The National Museum of Ireland (NMI), in partnership with the Department of Tourism, Culture, Arts, Gaeltacht, Sport and Media and the Decade of Centenaries Programme 2012-2023, seeks to engage an Artist-in-Residence to work with the Museum in 2021/2022.
The over-arching purpose of this scheme is to invite artists to reflect on the collections of one of five partners and the themes of the Decade of Centenaries Programme. Artists are called to create new and imaginative ways to engage the public with these collections. The artist's collaboration with the selected partner should culminate in new and imaginative work.
The National Museum of Ireland aims to engage an artist who wants to work on a collaborative and socially engaged residency over two years where they will co-create work of depth and ambition with communities, taking inspiration from the NMI collections and the buildings they are housed in, as they relate to the Decade of Centenaries.
The NMI's objectives:
- To enable meaningful collaboration between artist and those communities sharing interest or place
- To ensure that excellence underpins the collaborative process and the co-created work
- To take inspiration from the collections, exhibitions and buildings
- To explore the power of the arts as a form of creative expression to interrogate and understand the past
- To explore the power of objects to stimulate historical empathy
- To provide a studio space for the artist to work in and to engage with the NMI staff and communities within COVID 19 guidelines and protocols
- To participate in the evaluation, documentation and sharing of the project
The following principles will underpin this collaborative and socially engaged arts practice:
Mutual respect and trust between all involved
Group ownership of the work created
Excellence of process and work co-created
Time for reflective practice and evaluation
Commitment to building sustainable and deep relationships with communities
More about commemorating the Decade of Centenaries at the NMI
The NMI has a strong track record of commemorating this complex period in Irish history. Since 2012, we have offered opportunities for a diverse range of audiences to explore and interrogate new perspectives and look with fresh eyes at familiar histories associated with this significant time in our history.
Using the collections and exhibitions as inspiration, we have created opportunities for intergenerational and intercultural dialogue and established forums for people to exchange perspectives and stories related to the Decade of Centenaries. We have done this through a public engagement programme that has included discrete projects and a range of events including conferences, artist residencies, tours, workshops and performances. Examples include the online resources (Proclaiming a Republic) and co-created exhibitions (Our Irish Heritage). Central to this programme was a focus on providing platforms to those unheard of and forgotten voices in the narrative surrounding the Decade of Centenaries.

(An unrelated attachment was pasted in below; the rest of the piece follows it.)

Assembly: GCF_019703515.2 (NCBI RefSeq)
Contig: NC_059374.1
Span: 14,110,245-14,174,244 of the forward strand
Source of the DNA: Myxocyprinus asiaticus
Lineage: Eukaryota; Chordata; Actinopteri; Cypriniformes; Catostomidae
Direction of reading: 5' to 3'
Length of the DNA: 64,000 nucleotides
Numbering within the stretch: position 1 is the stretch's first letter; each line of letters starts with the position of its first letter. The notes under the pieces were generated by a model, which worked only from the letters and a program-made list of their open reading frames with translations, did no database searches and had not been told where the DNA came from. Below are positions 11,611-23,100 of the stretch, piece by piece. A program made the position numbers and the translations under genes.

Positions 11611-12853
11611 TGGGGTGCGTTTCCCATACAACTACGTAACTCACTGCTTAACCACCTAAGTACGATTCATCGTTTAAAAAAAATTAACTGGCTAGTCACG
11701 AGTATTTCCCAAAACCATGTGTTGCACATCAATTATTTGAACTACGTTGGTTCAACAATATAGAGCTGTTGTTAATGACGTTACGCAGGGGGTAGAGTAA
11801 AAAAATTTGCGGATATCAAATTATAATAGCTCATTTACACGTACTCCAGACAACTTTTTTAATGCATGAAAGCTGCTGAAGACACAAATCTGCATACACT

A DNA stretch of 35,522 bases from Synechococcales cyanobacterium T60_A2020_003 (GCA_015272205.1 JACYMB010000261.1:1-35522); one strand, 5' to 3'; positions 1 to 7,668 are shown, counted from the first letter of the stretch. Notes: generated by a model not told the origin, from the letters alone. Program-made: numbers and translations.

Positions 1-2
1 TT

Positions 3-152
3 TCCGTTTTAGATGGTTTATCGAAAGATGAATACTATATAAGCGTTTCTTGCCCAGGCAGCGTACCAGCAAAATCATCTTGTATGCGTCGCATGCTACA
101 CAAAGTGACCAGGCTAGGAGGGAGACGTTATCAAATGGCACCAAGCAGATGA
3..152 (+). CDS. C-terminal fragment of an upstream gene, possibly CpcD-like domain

Themes explored in our public programme to date include the impact of war and conflict on people's lives, the role of memory, and the legacy of this period in our history.
The NMI is currently planning major 20th Century History of Ireland exhibition galleries, which will be launched in 2023 at the NMI - Decorative Arts & History, Collins Barracks, Dublin 7. These galleries will explore a number of themes related to the political, social, cultural and economic history of 20th century Ireland. We are also collaborating with Dublin City Gallery The Hugh Lane in the development of an exhibition (due to open in November 2021) based around the events related to the Signing of the Anglo Irish Treaty, 1921.
More about the Museum’s public engagement role and how we collaborate with our communities
We have built up strong relationships with many communities of interest and place over the years and we hope to build on some of these relationships through this residency scheme using new and innovative approaches in socially engaged and collaborative arts practice.
The work we do with communities, through the Museum’s learning and engagement team, is underpinned by key values of social inclusion, ownership, mutual respect, trust, and a commitment to a people-centred approach where we aim to build sustainable relationships with communities and create the right learning environments for innovative practice and risk taking.
Over the years, we have engaged communities and different audiences and groups in intergenerational and intercultural programmes to reflect many topics and issues related to people's lives, including the Decade of Centenaries, resulting in co-produced exhibitions, programmes of events and projects.
The Education team will project manage the Artist-in-Residence project from concept to completion stage over the two-year period.
Download the application form (Word 112kb)
The closing date for applications is 5pm, Friday, 19 March, 2021.
Find out more about the NMI’s collections, exhibitions and buildings as they relate to the Decade of Centenaries: